The mantra ‘Everything Changes’ gets me through the hardest moments of living with cancer.  No matter what any of us are experiencing right now, a basic truth is that everything changes.  It is great to know that I won’t stay stuck anywhere forever.

I’m not naive.  I know change could lead me down hill instead of up.  But that’s just reality.  I don’t need magical thinking to get me through tough times.  I just need a bit of truth that keeps me moving forward.  Everything changes.    That’s real.  That’s something I can count on.  And in desperate times, having something to count on is my definition of hope.

I loved talking to Tracy, a breast cancer patient in Alabama who I interviewed for my book.  Before each treatment, she sat in the parking lot and read Psalm 23.  Do you have a favorite quote, phrase, scripture, or mantra that gets you through hard cancer times?

Check out Everything Changes: The Insider’s Guide to Cancer in Your 20s and 30s to learn more about Tracy and how she coped with treatment related fear and depression.

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October 29, 2009

What’s Your Cancer and Religion Connection?


God talk is embedded in a lot of cancer conversations: “It is all a part of God’s plan.” “The universe is trying to tell me something.”  “God doesn’t give you something you cannot handle.” (Major puke on that one.) “I’ll say a prayer for you.”  These exchanges are so common we rarely think twice about them.  Unless you are someone like me who doesn’t believe in God or the Universe.

Many people say a benefit of cancer is connecting with amazing people you might not otherwise meet.  I agree.  And part of that is meeting people with different religious faiths and beliefs, including non-belief.  In Everything Changes, I met and wrote about an Evangelical Christian, conservative Jew, Buddhist, Muslim, Catholic, atheist, and a follower of Amma.  I had with each of these young adult patients open conversations about faith and illness.  I miss these conversations.  Especially because in the greater cancer community, I often feel it is just assumed that I believe in God.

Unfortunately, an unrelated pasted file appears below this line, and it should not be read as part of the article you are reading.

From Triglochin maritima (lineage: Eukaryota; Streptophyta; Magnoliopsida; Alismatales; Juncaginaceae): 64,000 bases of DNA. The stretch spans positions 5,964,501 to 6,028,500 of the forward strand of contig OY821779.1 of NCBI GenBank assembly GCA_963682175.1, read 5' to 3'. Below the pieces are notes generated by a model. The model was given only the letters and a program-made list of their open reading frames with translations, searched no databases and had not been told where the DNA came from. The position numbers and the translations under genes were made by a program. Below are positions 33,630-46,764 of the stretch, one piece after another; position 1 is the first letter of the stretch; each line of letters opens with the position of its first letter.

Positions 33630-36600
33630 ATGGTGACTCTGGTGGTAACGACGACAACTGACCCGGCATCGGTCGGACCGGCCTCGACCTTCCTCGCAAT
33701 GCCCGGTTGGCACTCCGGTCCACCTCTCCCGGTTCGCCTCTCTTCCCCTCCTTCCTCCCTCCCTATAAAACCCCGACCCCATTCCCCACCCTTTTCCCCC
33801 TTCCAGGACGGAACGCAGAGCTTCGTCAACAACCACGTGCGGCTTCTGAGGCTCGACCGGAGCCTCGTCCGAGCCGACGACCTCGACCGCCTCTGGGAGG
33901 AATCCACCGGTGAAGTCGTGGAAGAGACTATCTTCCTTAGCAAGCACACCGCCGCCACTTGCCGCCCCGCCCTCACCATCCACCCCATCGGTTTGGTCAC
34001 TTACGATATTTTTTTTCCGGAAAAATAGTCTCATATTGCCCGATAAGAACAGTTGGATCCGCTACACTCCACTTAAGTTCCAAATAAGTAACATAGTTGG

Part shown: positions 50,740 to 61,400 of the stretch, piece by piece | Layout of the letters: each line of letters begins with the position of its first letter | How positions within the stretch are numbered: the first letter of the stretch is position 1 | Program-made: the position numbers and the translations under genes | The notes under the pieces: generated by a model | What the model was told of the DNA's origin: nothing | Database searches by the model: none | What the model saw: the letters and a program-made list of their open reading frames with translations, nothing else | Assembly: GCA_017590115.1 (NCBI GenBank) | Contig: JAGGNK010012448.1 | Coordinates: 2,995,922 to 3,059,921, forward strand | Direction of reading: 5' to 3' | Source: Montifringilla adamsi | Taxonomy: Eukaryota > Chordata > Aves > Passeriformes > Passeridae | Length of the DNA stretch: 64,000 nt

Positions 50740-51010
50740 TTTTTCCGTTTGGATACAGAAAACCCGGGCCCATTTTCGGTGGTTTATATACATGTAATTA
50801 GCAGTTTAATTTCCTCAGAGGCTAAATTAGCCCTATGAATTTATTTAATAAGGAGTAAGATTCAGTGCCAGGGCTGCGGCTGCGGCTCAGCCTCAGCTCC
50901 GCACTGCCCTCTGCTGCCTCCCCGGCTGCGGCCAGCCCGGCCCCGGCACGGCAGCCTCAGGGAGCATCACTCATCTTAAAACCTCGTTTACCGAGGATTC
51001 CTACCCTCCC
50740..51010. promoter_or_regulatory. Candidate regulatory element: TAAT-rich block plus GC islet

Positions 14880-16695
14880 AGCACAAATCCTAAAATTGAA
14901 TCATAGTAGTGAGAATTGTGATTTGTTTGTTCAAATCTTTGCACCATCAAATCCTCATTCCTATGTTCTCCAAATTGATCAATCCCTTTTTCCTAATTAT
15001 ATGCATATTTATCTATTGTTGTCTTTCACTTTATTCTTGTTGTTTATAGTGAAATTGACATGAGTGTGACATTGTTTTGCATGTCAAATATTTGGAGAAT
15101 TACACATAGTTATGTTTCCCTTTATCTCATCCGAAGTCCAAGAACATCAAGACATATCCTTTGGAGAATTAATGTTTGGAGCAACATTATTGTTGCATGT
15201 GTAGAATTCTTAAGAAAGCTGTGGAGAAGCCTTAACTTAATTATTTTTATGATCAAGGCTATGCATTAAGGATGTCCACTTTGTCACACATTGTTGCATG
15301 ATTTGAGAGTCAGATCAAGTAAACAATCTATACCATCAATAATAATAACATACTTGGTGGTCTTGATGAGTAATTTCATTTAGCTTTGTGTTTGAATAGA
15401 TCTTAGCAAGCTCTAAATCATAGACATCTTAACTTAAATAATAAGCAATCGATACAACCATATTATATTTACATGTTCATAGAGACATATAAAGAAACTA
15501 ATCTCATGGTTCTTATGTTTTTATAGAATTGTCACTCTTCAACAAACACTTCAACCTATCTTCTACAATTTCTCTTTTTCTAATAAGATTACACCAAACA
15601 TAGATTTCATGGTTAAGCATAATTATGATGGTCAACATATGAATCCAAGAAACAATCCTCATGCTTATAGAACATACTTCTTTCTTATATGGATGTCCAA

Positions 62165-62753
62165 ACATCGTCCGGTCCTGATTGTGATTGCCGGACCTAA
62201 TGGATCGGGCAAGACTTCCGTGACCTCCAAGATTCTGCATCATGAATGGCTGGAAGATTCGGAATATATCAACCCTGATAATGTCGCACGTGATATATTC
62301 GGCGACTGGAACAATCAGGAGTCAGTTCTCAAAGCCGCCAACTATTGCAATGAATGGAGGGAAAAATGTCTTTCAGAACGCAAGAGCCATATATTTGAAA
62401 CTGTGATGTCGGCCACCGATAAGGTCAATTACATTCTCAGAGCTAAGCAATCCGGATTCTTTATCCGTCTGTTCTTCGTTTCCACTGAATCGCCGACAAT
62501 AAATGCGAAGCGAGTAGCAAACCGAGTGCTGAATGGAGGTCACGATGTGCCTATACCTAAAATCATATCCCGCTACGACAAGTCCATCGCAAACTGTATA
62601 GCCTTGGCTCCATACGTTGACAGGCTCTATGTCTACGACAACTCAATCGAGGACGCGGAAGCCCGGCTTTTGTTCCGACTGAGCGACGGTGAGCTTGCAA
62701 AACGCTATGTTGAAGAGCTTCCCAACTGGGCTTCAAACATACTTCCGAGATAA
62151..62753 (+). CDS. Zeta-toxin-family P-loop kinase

Last week, a super cute 8 year old girl was petting my dog Moses in the park.  Out of the blue she asked me if I believe in God.  When I told her I didn’t, she asked what I believe in.  I replied: “I believe in people, and that if people want to we can help each other out and make great things happen in the world.” She seemed cool with that.  We talked about her Baptist church and then she skipped away to the swings.  I adored this simple, respectful, uncomplicated conversation.

In the cancer community, my not believing in god doesn’t seem as simple.  A lot of patients and families relay on faith to get through illness.   And sometimes it feels a bit uncomfortable when I acknowledge that faith does not play any role in my healthcare.  I don’t judge anyone else who wants to use faith as a part of their healing.  It just isn’t my own cup of tea.

I was raised Jewish.  Judaism is a religion that does not proselytize, and a religion that is in the minority.  I grew up noticing differences in religions yet never assuming that anyone believed in what my family believed and I never wanted or needed them to.

What role does faith play in your health? Have you met people of different faiths in the cancer community? Do you talk openly about your beliefs?

Read Everything Changes: The Insider’s Guide to Cancer in Your 20s and 30s for some cool conversations about health care and faith.